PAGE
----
Summer’s Sweetest Superfoods

Anything in a popsicle shape is like contraband to my kids. Now that summer cranked up the heat, I’ve been stocking my freezer with popsicles made from left over smoothies. This is one of my sneakiest childhood nutrition tricks, and it takes zero additional prep time if you’re already in the habit of smoothie making.

  • Step 1) Make a smoothie
  • Step 2) Pour it into a popsicle mold

Don’t have popsicle molds? Grab some Dixie cups and wooden popsicle sticks and let them stand on a flat surface in the freezer to harden.

The best part of these treats is that they’re loaded with fiber, fat, and protein which is the holy trinity of fuel for little bodies. They get to choose which color they want, and even if they didn’t love the smoothie when first served at a breakfast, there’s no debating they will suddenly love it when it’s offered outside as a cool down treat.

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Since all my smoothie recipes contain at least one, if not more, vegetables, kids get a healthy dose of antioxidants and phytochemicals in a fun-to-eat snack. Below are the links to all my favorite smoothies along with their sneaky vegetables:

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Photos and Content Copyright © Jaclyn Beaty Nutrition, 2020


Carrot Zinger Smoothie

I rarely crave smoothies outside of breakfast time, but this is one exception. Some afternoons I need a flavorful pick-me-up, and this makes my cells sing. Because of this wild world we’re living in with a global pandemic and everyone on edge with their health, I developed a recipe that speaks directly to some immune supporting nutrients that may add protection against COVID.

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Food is medicine, and here is how it’s applied in the defense of COVID:

  • Turmeric- Turmeric contains curcumin, thought to be an herbal therapy against COVID. It is highly anti-inflammatory. When inflammation is down, the immune system is up. Its antimicrobial properties can target viral respiratory infections like bronchitis, influenza, and coughs….sound familiar, 2020? Turmeric also acts as a natural pain killer to help ease body aches from illness.
  • Ginger- This root is another anti-inflammatory spice that acts as an antimicrobial. Microbes can be either bacteria or viruses. COVID is a virus. Fresh ginger has been known as a remedy for RSV and bronchitis, both of which are also viruses (although bronchitis can also be bacterial). One study showed ginger may provide a therapeutic option alone for respiratory and airway conditions such as asthma.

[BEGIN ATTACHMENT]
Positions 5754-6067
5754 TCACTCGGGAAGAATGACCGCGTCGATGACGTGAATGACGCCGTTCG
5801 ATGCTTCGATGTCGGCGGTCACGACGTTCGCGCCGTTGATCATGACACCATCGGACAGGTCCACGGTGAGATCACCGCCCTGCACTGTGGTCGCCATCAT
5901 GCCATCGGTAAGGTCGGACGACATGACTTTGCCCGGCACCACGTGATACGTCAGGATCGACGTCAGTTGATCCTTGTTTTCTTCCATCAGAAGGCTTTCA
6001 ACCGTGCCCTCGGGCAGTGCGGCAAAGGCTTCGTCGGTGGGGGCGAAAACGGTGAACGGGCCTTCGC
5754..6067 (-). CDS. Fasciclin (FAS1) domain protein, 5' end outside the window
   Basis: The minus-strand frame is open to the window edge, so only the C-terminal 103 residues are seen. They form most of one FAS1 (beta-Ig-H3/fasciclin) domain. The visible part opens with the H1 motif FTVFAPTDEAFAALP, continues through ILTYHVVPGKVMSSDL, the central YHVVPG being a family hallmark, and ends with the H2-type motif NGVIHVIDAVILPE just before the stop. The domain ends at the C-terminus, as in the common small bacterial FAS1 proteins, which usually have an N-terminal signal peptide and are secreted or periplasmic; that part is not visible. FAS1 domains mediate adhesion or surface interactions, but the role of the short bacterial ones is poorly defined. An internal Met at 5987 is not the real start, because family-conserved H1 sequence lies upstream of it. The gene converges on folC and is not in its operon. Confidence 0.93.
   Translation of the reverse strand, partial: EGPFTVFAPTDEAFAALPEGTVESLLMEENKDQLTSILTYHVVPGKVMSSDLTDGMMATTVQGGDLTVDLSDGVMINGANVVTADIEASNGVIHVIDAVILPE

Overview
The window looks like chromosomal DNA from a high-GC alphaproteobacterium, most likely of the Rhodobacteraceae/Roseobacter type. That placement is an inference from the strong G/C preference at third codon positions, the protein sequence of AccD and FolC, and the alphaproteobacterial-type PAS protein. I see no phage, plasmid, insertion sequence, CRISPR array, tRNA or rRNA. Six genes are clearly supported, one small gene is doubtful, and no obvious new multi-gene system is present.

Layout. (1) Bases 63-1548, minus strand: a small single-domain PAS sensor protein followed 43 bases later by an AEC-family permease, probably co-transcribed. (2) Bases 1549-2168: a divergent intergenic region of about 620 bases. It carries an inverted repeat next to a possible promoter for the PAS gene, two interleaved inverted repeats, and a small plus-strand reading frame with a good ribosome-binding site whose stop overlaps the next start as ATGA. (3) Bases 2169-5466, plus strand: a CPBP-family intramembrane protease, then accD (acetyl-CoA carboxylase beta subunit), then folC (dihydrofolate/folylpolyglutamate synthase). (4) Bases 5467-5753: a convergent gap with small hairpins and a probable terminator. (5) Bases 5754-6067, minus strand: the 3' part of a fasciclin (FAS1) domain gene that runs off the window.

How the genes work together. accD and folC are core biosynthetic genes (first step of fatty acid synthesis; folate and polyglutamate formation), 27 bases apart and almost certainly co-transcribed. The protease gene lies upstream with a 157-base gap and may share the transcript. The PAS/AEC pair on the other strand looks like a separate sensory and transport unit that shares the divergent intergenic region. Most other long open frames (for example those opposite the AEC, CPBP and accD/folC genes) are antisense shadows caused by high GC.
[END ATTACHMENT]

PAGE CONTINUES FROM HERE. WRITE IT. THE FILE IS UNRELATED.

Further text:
• Carrots– Carrots contain beta-carotene, a precursor to vitamin A. Your body burns through Vitamin A during times of illness (don’t believe me? test your night vision next time you’re sick!). Vitamin A is ONLY found in animal products. You may be thinking, “wait, I thought my canned pumpkin said 130% of vitamin A?” That label is assuming that under the perfect circumstances, with the perfect genetics, with the perfect nutritional mechanisms, you COULD convert the amount of Beta Carotene in that can of pumpkin into that much Vitamin A.  Most of our bodies aren’t walking around in a state of nutritional perfection though, so we aren’t getting what that label promises.  All the more reason to get daily sources of rich orange/yellow produce in the diet. Vitamin A is also a fat soluble vitamin, which is why I added:
  • Coconut Oil- This medium chain triglyceride is insta brain fuel and also helps bind to turmeric and vitamin A to help increase absorption and assimilation. Turmeric and vitamin A are both dependent on fat to help them get into the blood stream and work their magic. Coconut oil is another antimicrobial ingredient in this smoothie.
  • Oranges and lemon– Some countries are brilliantly using mega doses of intravenous vitamin C as a treatment for Coronavirus. While the modest amount of vitamin C in a few citrus fruits would be a small drop in the bucket compared to the massive dose of C that is actually proving to be treat the disease, the oranges and lemons in this smoothie will build a foundation for sustainable immune support.